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Midori Goto and Ernest J. Wilson III elected to American Academy of Arts and Sciences

Midori Goto (Photo/Anthony Parmelee) and Ernest J. Wilson III

USC faculty member Midori Goto and USC Annenberg School for Communication and Journalism dean Ernest J. Wilson III have been elected to the American Academy of Arts and Sciences, one of the nation’s most prestigious honorary societies.

“Dean Wilson and Distinguished Professor Midori continue to advance their respective fields with innovative, interdisciplinary approaches to ways of communicating – through new mediums of technology and through the beauty of a musical composition,” said USC provost and senior vice president for academic affairs Elizabeth Garrett. “Their work and dedication reflect the values of our academic community, and their election into this venerated academy celebrates great scholarship of consequence.”

Since her debut as a violinist with the New York Philharmonic at the age of 11, Goto, holder of the Jascha Heifetz Chair in Violin at the USC Thornton School of Music, has established a record of achievement that sets her apart as a master musician, an innovator and a champion of the developmental potential of children.

In 1992 she founded Midori & Friends, a nonprofit organization in New York that brings music education programs to thousands of underprivileged children each year. Two other organizations, Music Sharing, based in Japan, and Partners in Performance, based in the United States, also bring music closer to the lives of people who may not otherwise have involvement with the arts.

Named a Messenger of Peace by U.N. Secretary-General Ban Ki-moon in 2007, Goto has created a new model for young artists who seek to balance the joys and demands of a performing career at the highest level with a hands-on investment in the power of music to change lives.

Her performing schedule is balanced between recitals, chamber music performances and appearances with the world’s most prestigious orchestras. Her 2011-12 season includes tours of the United States, Europe and Asia, as well as recitals and master classes.

“I am surprised and deeply honored to have been elected to the American Academy of Arts and Sciences and to be part of such a distinguished body of extraordinary achievers in the humanities,” Goto said. “This serves to inspire in me an even greater commitment to my work in education and community engagement – two of the greatest sources of joy in my life.”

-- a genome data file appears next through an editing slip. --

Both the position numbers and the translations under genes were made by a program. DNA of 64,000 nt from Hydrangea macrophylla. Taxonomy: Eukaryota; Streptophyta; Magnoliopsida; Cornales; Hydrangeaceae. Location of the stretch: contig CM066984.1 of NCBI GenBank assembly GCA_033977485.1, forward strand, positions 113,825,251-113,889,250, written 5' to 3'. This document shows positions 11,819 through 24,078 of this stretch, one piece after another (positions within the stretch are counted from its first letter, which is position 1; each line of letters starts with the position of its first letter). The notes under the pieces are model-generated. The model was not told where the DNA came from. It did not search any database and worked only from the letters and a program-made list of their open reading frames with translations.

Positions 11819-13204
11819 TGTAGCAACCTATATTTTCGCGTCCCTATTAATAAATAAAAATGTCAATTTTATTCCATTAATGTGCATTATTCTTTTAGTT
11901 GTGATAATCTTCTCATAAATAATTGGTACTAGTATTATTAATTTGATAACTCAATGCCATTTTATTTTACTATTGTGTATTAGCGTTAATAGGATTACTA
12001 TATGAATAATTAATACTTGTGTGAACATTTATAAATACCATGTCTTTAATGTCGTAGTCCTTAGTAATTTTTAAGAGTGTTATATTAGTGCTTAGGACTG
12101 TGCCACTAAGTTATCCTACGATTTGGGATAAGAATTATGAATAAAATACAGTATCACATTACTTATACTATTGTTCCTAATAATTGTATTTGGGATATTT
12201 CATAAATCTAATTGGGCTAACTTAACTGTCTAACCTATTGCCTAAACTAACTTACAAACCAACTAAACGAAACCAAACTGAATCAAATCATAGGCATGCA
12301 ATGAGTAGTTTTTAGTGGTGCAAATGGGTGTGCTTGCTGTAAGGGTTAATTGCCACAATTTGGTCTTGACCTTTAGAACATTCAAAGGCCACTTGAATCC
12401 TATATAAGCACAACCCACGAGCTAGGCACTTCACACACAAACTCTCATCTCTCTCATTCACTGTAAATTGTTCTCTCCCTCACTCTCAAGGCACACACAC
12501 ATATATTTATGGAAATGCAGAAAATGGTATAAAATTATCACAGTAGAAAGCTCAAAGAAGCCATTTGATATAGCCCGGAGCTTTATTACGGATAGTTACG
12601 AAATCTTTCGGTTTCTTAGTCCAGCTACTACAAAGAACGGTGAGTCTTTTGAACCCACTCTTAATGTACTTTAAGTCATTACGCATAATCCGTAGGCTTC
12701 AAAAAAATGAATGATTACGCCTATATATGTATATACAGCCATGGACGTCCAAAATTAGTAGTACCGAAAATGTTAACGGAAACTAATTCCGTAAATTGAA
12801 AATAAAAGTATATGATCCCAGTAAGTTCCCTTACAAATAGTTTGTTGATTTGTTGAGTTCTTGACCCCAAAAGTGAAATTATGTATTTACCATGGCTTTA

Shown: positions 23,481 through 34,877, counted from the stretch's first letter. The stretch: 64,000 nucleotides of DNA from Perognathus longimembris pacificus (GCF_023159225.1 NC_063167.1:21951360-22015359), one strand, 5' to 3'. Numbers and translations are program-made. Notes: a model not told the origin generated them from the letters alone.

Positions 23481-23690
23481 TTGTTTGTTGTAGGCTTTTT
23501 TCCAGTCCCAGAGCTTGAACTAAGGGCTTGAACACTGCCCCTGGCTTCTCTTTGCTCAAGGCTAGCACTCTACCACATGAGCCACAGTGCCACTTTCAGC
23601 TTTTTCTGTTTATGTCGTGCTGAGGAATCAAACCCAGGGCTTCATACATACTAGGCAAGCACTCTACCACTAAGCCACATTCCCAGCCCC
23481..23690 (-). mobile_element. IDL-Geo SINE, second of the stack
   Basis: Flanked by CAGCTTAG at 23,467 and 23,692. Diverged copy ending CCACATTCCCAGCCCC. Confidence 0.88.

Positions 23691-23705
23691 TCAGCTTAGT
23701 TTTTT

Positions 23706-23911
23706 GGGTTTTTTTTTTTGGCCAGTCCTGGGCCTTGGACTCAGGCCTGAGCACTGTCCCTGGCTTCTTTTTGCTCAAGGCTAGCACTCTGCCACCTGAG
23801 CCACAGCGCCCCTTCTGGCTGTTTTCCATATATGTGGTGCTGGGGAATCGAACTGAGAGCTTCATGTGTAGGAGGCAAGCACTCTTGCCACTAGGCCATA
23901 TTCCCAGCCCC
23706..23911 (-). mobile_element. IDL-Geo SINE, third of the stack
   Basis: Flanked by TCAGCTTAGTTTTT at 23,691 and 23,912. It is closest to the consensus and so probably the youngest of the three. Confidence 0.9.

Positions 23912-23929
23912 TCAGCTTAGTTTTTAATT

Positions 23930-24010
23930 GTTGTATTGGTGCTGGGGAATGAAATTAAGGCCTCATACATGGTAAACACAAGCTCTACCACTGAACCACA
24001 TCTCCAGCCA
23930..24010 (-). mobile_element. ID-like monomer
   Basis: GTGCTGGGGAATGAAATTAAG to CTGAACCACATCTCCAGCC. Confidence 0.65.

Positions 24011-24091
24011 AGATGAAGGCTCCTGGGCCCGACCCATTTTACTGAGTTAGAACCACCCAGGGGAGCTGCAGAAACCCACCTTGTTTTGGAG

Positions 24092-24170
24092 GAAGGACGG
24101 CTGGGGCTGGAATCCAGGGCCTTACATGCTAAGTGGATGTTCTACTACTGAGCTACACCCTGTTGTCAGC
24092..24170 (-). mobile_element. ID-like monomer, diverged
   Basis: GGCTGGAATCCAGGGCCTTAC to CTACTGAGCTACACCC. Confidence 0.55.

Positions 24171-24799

Wilson is dean of the USC Annenberg School for Communication and Journalism and holder of the Walter Annenberg Chair in Communication. Wilson’s experience at the intersection of communication and public policy spans the private and public sectors. He has served as a consultant to the World Bank and the United Nations, led research centers and academic departments at premier institutions of higher education, such as the University of Michigan and the University of Pennsylvania, and worked in government at the White House National Security Council and the U.S. Information Agency. He also advised President Barack Obama’s transition team on matters of communication technology and public diplomacy.

Nominated by President Bill Clinton in 2000, Wilson served on the board of the Corporation for Public Broadcasting from 2000 to 2010, the last year as chairman. He is a member of the Carnegie-Knight Commission on the Future of Journalism Education and The National Academies Board on Research Data and Information.

Wilson’s academic focus is on the convergence of communication and information technology, public policy and the public interest. His current work concentrates on China-Africa relations, global sustainable innovation in high-technology industries, and the role of politics in the diffusion of information and communication technologies.

“I am deeply honored and humbled to be elected to the Academy of Arts and Sciences,” Wilson said. “With its remarkable history and mission to solve complex and emerging social problems, the Academy is a testament to the power of collaborative thinking across the arts and sciences. I am delighted to be included in the company of so many distinguished, multidisciplinary scholars and leaders, and I look forward to contributing to the advancement of the Academy’s goals.”

Since its founding in 1780, the Academy has elected leading “thinkers and doers” from each generation, including George Washington and Benjamin Franklin in the 18th century, Daniel Webster and Ralph Waldo Emerson in the 19th, and Albert Einstein and Winston Churchill in the 20th. The current membership includes more than 250 Nobel laureates and more than 60 Pulitzer Prize winners.

With the election of this year’s class, the number of living fellows from the USC faculty is 27, in addition to five members from the USC Board of Trustees.

“Election to the Academy is both an honor for extraordinary accomplishment and a call to serve,” said American Academy of Arts and Sciences president Leslie C. Berlowitz. “We look forward to drawing on the knowledge and expertise of these distinguished men and women to advance solutions to the pressing policy challenges of the day.”

The new class will be inducted at a ceremony on Oct. 6, at the Academy’s headquarters in Cambridge, Mass.

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Midori Goto and Ernest J. Wilson III elected to American Academy of Arts and Sciences

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